Fur-Ever Wild Agrees to Not Kill Gray Wolves as Lawsuit Settles
MINNEAPOLIS — As part of a court settlement, Fur-Ever Wild — a Minnesota-based business that displayed wolf pups in a petting zoo then later sold the wolves’ pelts — has agreed not to kill wolves or to sell wolves’ parts.
This settlement resolves a federal lawsuit filed in 2017 by the Animal Legal Defense Fund, the nation’s preeminent legal advocacy organization for animals, and the Lockwood Animal Rescue Center, an animal sanctuary in California. The lawsuit alleged that Fur-Ever Wild killed federally-protected gray wolves and sold their parts in violation of the Endangered Species Act (ESA).
Fur-Ever Wild was ordered by the Dakota County District Court in a separate lawsuit with Eureka Township to relinquish all but one of its wolves in 2018. Some of the wolves, including Twiggy and Big Boy, were transferred to Lockwood Animal Rescue Center. The last wolf in Fur-Ever Wild’s possession will now also be safe under the terms of this settlement.
“The wolves from Fur-Ever Wild were seen as a commodity, to be exploited for profit. Today that comes to an end,” says Animal Legal Defense Fund Executive Director Stephen Wells. “We will continue to monitor the situation and use all legal tools at our disposal to protect the wolves.”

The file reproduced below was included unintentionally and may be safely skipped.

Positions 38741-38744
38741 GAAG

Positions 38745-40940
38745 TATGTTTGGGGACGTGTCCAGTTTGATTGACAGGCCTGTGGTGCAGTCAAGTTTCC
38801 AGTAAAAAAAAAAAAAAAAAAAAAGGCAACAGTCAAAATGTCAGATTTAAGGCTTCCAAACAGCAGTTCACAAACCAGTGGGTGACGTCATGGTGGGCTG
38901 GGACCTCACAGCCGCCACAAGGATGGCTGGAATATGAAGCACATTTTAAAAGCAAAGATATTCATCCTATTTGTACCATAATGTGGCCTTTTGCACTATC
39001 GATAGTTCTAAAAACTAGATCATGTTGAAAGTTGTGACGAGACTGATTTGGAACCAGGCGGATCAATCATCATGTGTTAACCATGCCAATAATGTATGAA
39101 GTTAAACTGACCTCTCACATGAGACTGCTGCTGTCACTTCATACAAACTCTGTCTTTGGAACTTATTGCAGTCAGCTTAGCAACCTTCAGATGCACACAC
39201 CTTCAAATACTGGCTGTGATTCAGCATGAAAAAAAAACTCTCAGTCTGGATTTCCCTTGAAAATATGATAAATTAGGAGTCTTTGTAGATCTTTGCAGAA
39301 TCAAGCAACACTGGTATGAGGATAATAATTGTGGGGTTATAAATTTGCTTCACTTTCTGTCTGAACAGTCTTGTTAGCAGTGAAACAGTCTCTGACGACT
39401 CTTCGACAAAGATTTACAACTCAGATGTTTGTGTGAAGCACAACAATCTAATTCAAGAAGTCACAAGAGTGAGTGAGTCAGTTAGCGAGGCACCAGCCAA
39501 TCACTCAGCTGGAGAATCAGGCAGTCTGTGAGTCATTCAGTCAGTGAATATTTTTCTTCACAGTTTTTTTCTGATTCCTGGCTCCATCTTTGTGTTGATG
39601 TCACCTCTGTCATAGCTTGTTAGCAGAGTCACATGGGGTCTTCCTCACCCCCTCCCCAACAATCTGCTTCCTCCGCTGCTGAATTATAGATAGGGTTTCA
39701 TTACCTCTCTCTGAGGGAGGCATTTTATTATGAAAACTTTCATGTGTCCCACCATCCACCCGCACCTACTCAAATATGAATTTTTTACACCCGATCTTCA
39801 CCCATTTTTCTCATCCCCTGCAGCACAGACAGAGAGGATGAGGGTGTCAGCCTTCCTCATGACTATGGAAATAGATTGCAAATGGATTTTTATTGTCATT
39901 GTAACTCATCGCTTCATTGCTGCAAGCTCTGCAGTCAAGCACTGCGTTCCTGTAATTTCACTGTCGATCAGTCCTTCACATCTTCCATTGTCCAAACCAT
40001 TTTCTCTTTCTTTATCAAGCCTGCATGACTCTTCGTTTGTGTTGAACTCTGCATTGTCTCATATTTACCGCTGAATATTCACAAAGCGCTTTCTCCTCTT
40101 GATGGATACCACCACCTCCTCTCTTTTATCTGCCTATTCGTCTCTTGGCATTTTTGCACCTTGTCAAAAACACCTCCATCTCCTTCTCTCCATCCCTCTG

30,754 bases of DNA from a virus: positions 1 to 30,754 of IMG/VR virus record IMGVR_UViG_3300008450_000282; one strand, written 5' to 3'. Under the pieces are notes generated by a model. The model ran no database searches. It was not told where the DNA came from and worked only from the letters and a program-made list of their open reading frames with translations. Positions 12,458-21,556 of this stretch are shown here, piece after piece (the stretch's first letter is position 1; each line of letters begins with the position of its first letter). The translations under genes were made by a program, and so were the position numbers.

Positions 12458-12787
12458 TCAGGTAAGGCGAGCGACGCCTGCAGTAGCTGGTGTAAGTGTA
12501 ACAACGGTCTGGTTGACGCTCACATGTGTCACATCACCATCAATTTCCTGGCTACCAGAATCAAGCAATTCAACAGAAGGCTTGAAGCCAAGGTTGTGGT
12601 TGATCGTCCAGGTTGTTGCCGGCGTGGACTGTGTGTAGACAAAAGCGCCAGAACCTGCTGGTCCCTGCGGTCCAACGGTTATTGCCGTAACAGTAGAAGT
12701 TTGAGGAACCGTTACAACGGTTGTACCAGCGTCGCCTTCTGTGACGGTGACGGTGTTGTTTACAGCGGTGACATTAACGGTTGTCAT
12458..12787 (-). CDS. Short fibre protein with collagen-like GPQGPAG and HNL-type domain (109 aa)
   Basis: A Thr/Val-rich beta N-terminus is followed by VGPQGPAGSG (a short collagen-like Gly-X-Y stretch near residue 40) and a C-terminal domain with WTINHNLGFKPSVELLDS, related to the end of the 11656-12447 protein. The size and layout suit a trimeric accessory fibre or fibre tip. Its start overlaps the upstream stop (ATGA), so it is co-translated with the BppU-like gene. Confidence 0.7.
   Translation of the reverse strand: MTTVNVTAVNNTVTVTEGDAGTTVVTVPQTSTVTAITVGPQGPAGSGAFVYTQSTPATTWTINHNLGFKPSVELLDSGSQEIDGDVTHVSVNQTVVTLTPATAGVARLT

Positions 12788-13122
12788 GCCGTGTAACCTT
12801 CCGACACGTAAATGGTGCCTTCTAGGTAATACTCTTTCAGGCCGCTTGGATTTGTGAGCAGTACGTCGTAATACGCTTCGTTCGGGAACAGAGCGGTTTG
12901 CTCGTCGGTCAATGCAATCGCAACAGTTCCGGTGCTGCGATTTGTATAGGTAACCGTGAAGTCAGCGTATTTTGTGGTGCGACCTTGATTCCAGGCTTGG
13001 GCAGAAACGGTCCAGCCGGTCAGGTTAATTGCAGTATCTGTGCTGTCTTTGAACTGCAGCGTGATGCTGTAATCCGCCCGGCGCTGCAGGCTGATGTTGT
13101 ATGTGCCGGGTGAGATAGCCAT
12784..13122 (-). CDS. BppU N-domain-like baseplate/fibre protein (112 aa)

“We rescued dozens of wolves that came from this facility, and are happy that wolves will be protected going forward thanks to this settlement agreement,” says Matthew Simmons, co-founder of Lockwood Animal Rescue Center.
In June 2019, the court ruled that the ESA applies to at least some wolves with dog genes. Ruling in favor of the Animal Legal Defense Fund and Lockwood Animal Rescue Center on a motion for summary judgment, the court found that the wolves at issue in this case are generally wolf with small amounts of detectable dog genes. The ruling left open the possibility that ESA protection could extend to wolves with even more recent dog ancestry.
For years, captive wild animals have suffered in the care of traveling zoo operator Robert Sawmiller. On December 9, 2020 two wolves and a Labrador named Fancy were rescued and transported to sanctuary through legal action brought by the Animal Legal Defense Fund.
The Animal Legal Defense Fund — with the assistance of local counsel named Taylor Waters, U.S. Marshals, and the Auglaize County Sheriffs Office — executed a court order, seizing three animals from infamous wild and domestic animal breeder and broker Robert Sawmiller near Wapakoneta, Ohio.December 9, 2020 Press Release
Today the U.S. District Court for the District of Minnesota issued a critical ruling in favor of wolves’ legal protection — determining that gray wolves are not excluded from the Endangered Species Act even if they have some detectable dog genes.June 14, 2019 News